September, 24, 2017
Drone Technology: A View from the Top
16 Jun
2017
Posted by Poornima Kavlekar

Quidich’s drones captures crucial data for industrial clients, with the primary goal of enabling better decision-making for their clients

Finding survivors under debris; surveying power transmission assets to calculate damage and loss; collecting data in remote and inaccessible areas, helping the nation’s armed forces save lives and more. These are examples of activities that attract industrial clients towards unmanned aerial vehicles (UAV) or drones. When Rahat Kulshreshtha, a film maker and Gaurav Mehta, a mechanical engineer and an accomplished car racer, understood the market potential of these drones and set up Quidich in 2013, this technology was at a nascent stage. The duo did the Young India Fellowship in New Delhi and their interest in drone technology brought them together to set up the company.

“We started with a simple plan – to understand the problems in large industries and use drone technology with a combination of hardware and software to solve it,” recalls Mehta, co-founder of Quidich, a company that uses UAV to get an aerial perspective of a particular process for a company and then aid the company in making business decisions.

The company first started its business by offering its solution to cinematography clients and helped them get better aerial shots instead of hiring helicopters and mounting cameras in difficult locations. “Our drones captured far more stunning shots and that too at a fraction of a cost,” says Mehta, about serving the film segment.

However, after the duo spotted the opportunity to use the same technology to solve more critical problems for oil & gas companies, telecom and power grid inspections, mining inspections and such, it started serving the industrial segment. The idea was data from aerial view  of a drone, can help make industrial companies make all-important, crucial business decisions with data, rather than gut feel. “We, sort of, became a part of their digitization projects,” adds Mehta.

Quidich has come a long way since its inception. It has 22 in-house drones and has executed more than 350 projects successfully. It has 75 individual clients, and has completed more than 30 projects internationally and has forged key partnerships with large international hardware and software companies.


Quidich also wants to create organized systems and processes around capturing and using drone data, with visualisation features. The end goal, of course, is to enable swift decision making that improves business effectiveness and impacts the top and/or bottom-line positively


Creating the right model

The founders were clear that they didn’t want to drive the price down when they started the business and wanted to make money right from the beginning. Hence, when it started with the cinematography sector, it set the pricing in India, as there was no one else doing it in an organised manner. “Our profit margin was good and we reinvested it to acquire customers and build solutions,” says the founder.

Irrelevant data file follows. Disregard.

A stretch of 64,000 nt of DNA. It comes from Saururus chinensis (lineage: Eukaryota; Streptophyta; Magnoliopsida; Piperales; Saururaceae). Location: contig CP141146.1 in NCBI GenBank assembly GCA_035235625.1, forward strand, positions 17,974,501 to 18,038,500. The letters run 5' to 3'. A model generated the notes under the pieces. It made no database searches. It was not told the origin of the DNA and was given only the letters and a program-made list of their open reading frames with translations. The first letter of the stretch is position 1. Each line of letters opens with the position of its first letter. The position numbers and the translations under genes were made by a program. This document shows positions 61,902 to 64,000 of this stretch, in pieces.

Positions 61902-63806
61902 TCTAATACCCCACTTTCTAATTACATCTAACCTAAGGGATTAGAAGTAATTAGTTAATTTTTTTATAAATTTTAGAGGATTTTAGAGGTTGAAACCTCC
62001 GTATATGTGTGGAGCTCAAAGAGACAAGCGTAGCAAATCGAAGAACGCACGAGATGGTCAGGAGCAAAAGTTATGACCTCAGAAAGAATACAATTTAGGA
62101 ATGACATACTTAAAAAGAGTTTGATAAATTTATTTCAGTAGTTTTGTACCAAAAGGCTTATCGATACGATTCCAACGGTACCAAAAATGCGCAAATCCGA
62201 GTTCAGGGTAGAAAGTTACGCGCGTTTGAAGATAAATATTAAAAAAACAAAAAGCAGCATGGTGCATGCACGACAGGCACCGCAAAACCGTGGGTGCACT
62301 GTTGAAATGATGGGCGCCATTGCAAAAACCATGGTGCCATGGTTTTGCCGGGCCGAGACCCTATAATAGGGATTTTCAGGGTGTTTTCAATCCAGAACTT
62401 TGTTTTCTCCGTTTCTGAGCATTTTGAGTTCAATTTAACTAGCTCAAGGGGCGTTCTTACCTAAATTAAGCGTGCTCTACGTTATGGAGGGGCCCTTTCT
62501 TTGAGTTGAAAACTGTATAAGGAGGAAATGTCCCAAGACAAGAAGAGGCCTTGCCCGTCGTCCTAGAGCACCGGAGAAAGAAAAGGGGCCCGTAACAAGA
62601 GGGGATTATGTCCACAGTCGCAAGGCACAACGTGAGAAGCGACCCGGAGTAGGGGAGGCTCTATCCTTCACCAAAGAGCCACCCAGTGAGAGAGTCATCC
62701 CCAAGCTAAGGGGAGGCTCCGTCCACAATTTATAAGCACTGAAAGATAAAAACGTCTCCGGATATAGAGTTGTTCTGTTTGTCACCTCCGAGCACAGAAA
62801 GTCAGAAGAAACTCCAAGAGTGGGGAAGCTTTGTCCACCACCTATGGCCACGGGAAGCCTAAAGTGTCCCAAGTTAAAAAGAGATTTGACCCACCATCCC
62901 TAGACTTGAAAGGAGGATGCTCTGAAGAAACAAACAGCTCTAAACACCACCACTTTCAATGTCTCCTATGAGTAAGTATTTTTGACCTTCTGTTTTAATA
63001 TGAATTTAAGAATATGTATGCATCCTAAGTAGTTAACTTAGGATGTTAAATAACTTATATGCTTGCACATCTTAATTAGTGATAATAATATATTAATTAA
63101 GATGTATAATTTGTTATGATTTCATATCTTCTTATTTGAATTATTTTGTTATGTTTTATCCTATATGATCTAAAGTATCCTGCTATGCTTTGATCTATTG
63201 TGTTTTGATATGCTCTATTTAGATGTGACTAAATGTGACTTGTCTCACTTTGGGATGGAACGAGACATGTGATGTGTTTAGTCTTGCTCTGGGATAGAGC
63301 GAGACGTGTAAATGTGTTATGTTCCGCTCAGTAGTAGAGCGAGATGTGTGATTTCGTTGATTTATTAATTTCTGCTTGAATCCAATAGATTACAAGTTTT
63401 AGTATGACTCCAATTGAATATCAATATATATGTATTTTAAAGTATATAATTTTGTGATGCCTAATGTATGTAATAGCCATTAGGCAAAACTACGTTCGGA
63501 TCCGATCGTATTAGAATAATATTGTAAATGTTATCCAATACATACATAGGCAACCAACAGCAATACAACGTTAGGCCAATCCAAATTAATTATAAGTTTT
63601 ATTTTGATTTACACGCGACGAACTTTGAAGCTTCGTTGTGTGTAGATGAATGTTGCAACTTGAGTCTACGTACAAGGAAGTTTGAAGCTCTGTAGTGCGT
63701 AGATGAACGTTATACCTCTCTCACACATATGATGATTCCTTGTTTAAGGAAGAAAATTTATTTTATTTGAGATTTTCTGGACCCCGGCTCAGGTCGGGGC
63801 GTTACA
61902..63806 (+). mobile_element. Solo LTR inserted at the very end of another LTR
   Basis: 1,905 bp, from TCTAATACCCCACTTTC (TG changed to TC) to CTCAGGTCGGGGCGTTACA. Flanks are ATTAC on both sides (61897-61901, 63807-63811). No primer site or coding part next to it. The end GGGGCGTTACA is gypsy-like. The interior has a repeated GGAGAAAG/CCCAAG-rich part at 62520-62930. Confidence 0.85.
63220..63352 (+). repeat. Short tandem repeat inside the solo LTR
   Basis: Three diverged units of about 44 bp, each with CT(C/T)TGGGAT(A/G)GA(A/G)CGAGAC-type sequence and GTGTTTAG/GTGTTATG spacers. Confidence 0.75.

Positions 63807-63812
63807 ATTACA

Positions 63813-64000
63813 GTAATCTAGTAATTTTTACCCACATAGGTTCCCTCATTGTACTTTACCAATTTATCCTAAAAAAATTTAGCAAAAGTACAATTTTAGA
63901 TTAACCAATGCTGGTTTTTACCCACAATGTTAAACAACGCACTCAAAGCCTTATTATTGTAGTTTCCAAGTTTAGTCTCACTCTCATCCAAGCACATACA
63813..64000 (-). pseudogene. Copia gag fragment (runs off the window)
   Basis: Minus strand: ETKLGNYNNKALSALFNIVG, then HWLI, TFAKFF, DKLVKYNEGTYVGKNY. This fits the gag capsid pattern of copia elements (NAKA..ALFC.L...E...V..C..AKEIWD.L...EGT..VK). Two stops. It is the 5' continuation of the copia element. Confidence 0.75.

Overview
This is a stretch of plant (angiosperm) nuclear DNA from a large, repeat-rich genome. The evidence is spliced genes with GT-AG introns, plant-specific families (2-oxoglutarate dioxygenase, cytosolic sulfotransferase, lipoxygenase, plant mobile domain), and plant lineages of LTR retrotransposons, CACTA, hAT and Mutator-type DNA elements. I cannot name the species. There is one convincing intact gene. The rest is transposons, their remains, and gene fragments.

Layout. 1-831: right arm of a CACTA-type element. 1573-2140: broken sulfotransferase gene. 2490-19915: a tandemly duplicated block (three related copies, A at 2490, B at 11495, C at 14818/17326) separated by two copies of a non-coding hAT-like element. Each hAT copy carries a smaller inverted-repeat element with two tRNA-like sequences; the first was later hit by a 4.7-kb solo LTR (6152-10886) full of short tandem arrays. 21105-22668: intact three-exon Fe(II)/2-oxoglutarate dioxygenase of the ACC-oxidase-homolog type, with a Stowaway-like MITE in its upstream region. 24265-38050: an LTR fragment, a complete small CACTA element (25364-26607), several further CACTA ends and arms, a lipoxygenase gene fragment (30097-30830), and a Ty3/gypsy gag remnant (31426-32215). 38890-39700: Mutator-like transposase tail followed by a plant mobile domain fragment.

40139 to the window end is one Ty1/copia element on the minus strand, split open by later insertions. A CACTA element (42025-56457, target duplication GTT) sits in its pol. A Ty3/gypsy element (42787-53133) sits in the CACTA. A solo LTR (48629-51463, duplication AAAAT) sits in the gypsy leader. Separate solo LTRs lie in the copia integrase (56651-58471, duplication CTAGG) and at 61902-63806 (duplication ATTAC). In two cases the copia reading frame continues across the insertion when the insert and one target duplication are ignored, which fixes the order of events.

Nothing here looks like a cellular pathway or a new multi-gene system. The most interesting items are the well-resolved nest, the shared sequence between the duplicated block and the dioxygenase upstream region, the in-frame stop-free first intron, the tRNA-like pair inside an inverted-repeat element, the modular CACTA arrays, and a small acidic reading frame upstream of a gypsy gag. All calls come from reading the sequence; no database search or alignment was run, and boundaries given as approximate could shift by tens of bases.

After they started the business, the co-founders  understood the importance of the data that was captured by the drones and realised that the enterprises needed actionable insights using this data, rather than the data itself. Therefore, the company added a data analytics layer to its operations and got clear mandates from clients, with a pricing model based on the final outcome of decisions made based on data.

To quote a few sample projects,  Quidich worked with one particular state government to build an end-to-end, last mile integrated surveillance solution for the police force. The drones they supplied are currently being used for surveillance at large crowd gatherings, convoy tracking, amongst other use cases. In its project for Rail Vikas Nigam Limited drones were used to assess roadblocks, track critical rail assets and monitor construction progress in a conflict ridden areas.

It has also worked with various security forces such as the CRPF, BSF and the Army, where it provides drones for insurgency detection combining visual and thermal sensors, allowing night time tracking of targets. With track length of over 100,000 kms, the Indian Railways has employed Quidich drones across the country to monitor progress. The company has also added a new dimension to the live broadcast at IPL 2015 where it streamed HD video from the sky straight to TV sets all over the world.

The company has been successful in growing its business through internal accruals. It has not raised external funds so far but is gearing up to close its first round shortly.

Not without challenges

But all these come with its own set of challenges that span across the spectrum. For instance, Mehta recalls, “We had no background and understanding of how businesses work, but we’ve learned things the hard way, through experience and making mistakes. And regulatory factors were a major concern as there are no specific regulations in India for this business.” However, the company got over this by getting permission and NOCs from multiple authorities like the DGCA, MHA, AAI and local authorities, for specific client projects.